Helicopter market slow to recover

But here it comes

March 7, 2011

Visitors gather around an Erickson Air-Crane at Heli-Expo 2011.
Visitors gather around an Erickson Air-Crane at Heli-Expo 2011. Rolls-Royce forecasters predict that over the 10-year period beginning this year, total helicopter deliveries will be more than 16,900 units.

The helicopter market may not have recovered as quickly as the industry would have liked, but now customer demand and the availability of financing has created a favorable outlook for civil rotorcraft. The demand for military rotorcraft continues with emphasis on hot temperatures and high altitude performance, said Patricia O’Connell of Rolls-Royce.

There are enough retired and aging helicopters in the current fleet to assure future demand.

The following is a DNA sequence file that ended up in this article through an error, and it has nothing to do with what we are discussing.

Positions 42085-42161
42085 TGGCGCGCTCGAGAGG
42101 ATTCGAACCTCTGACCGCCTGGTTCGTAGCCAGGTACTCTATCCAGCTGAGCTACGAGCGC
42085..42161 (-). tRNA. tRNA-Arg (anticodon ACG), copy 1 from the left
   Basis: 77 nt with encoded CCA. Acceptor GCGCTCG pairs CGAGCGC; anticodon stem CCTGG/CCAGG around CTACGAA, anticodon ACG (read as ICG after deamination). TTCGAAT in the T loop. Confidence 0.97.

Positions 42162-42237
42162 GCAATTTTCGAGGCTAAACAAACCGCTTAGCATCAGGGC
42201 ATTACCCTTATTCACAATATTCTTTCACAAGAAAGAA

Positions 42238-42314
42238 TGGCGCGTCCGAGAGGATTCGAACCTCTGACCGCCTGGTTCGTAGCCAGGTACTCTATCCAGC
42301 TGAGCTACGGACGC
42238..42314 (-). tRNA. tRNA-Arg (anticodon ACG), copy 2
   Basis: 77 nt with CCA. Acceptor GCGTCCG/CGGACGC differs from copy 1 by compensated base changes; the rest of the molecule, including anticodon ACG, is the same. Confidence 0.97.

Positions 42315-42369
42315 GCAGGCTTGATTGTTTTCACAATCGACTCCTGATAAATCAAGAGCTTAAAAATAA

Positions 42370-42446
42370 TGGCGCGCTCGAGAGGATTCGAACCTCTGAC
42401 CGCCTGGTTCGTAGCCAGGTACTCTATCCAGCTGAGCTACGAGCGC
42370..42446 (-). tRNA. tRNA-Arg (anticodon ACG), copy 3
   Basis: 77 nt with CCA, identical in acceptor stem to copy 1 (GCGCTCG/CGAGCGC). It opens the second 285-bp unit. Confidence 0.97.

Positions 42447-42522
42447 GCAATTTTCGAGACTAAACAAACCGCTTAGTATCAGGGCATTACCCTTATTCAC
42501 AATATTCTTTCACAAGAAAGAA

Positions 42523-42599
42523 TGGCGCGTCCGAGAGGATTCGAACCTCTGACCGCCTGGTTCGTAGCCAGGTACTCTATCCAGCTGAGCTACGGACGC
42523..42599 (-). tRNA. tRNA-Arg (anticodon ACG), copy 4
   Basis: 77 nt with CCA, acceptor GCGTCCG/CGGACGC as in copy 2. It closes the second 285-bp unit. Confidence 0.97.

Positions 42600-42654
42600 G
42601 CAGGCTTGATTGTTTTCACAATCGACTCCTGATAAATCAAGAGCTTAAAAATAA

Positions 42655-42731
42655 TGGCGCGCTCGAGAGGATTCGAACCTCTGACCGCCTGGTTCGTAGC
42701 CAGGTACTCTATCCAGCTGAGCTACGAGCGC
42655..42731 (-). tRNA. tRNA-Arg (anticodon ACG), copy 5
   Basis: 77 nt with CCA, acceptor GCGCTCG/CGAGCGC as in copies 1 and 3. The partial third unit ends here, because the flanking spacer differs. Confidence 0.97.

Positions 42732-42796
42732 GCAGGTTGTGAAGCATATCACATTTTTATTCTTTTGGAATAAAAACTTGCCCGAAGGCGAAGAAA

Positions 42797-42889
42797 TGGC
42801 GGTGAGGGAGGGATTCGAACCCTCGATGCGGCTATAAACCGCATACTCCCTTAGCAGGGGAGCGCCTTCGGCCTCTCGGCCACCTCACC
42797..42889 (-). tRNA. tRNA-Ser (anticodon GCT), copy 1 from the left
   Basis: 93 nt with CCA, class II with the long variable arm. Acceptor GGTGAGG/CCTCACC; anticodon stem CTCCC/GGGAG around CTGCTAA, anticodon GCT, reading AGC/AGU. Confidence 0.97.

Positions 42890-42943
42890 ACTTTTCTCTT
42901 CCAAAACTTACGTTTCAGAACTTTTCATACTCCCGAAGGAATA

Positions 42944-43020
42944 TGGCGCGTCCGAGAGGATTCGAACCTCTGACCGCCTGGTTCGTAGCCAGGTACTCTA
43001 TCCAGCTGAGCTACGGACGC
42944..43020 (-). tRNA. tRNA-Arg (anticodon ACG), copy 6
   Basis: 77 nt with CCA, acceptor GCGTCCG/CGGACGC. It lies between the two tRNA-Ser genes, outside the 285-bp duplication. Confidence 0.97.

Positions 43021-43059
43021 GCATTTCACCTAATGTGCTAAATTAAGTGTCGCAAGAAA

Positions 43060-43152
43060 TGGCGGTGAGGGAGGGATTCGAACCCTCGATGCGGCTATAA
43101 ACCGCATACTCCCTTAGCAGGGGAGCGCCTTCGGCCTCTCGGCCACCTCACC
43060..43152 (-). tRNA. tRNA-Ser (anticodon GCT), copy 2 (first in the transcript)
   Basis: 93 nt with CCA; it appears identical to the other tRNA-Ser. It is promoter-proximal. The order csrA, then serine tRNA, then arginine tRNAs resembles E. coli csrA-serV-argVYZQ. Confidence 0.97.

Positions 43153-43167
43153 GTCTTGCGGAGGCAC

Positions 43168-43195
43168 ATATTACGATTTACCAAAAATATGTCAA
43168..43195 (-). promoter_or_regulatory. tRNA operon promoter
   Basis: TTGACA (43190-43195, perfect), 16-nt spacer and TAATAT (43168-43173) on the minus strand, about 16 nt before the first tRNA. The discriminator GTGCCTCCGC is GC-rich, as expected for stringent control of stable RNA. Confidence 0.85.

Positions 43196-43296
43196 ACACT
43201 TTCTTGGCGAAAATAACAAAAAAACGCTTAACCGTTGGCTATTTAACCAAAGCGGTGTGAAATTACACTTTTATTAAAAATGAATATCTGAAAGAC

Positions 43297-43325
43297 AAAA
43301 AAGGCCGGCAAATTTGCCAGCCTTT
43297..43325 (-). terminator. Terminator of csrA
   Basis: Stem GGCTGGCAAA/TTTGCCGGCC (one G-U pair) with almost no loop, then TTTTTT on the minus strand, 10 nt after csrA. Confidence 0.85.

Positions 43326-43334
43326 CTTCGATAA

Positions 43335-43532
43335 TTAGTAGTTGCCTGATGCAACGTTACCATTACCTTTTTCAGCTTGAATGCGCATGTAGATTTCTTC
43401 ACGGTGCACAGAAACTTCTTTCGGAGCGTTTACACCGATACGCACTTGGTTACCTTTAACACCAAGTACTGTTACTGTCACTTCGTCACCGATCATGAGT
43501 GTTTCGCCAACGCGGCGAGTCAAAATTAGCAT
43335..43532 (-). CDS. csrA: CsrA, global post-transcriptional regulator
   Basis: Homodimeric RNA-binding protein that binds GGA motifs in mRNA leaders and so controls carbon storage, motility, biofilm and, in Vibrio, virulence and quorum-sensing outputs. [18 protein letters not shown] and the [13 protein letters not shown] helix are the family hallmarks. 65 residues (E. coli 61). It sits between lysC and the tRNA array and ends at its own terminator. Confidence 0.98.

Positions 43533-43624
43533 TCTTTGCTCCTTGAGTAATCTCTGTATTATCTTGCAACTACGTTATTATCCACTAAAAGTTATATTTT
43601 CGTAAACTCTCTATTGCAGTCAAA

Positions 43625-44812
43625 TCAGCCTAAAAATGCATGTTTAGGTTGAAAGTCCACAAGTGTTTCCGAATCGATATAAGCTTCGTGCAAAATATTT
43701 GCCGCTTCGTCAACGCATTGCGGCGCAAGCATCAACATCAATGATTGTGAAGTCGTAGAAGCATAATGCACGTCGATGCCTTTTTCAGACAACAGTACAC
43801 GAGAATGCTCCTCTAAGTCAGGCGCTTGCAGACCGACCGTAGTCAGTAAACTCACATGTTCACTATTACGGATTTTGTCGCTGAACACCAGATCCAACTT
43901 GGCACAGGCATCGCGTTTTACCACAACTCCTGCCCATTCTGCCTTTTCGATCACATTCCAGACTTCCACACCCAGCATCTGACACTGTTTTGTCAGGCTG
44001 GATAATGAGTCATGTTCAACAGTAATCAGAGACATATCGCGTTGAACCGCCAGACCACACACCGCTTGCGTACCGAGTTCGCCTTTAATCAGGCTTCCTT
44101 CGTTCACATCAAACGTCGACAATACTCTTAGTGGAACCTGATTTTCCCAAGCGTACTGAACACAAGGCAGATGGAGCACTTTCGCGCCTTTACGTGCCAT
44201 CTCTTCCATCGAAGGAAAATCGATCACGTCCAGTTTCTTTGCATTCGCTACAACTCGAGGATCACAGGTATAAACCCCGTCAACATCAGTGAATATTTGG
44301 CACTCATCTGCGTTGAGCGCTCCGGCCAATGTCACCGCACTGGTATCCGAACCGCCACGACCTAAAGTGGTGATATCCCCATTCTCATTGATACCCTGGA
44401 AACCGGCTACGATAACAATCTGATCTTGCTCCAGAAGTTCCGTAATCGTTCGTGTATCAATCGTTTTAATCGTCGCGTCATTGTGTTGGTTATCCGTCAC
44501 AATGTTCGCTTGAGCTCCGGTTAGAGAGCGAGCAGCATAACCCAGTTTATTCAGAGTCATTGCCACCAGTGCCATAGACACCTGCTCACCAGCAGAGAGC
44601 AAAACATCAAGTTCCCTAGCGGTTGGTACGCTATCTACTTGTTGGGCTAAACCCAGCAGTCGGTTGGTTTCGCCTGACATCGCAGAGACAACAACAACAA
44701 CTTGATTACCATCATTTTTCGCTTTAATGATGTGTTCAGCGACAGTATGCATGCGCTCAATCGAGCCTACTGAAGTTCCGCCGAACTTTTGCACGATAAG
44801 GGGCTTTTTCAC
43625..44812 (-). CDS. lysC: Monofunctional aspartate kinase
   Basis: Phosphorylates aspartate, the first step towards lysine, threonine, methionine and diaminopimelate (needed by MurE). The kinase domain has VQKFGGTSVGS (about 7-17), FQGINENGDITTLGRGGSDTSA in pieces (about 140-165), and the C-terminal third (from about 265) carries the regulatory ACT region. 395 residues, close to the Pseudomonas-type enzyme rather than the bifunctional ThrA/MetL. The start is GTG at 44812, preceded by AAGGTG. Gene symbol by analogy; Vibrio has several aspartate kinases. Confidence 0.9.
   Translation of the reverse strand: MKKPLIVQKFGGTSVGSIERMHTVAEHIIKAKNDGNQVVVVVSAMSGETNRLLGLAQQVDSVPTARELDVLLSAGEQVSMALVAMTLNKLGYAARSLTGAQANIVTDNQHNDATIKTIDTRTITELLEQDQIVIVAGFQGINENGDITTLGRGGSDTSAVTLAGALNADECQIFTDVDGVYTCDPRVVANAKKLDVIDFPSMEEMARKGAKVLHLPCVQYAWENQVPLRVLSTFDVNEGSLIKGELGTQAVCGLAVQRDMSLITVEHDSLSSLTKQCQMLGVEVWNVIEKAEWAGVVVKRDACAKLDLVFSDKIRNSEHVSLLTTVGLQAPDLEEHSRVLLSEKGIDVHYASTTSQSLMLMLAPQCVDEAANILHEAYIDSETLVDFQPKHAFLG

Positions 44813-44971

Sagem's glass cockpit for R22Rolls-Royce forecasters say that over the 10-year period beginning this year, total helicopter deliveries are predicted to be more than 16,900 units as the market responds to improving economic fundamentals and the world’s military operators continue to require increased vertical lift capability.

Rolls-Royce projects deliveries of those 16,900 new turbine helicopters to be valued at $140 billion during the 2011 to 2020 period. These helicopters will require approximately 27,000 new turbine engines valued at more than $12 billion.

MD HelicopiterThe civil market will experience modest unit growth, especially in new entry-level turbine helicopters. Rolls-Royce forecasts around 10,900 civil helicopters to be delivered during the 10-year period, with an overall airframe value estimated at $34 billion and associated engine value of $4.6 billion.

Military original equipment manufacturer deliveries are predicted to total approximately 6,070 new military helicopters during the 10-year period, with an airframe value of approximately $106 billion and an associated installed engine value of around $7.8 billion.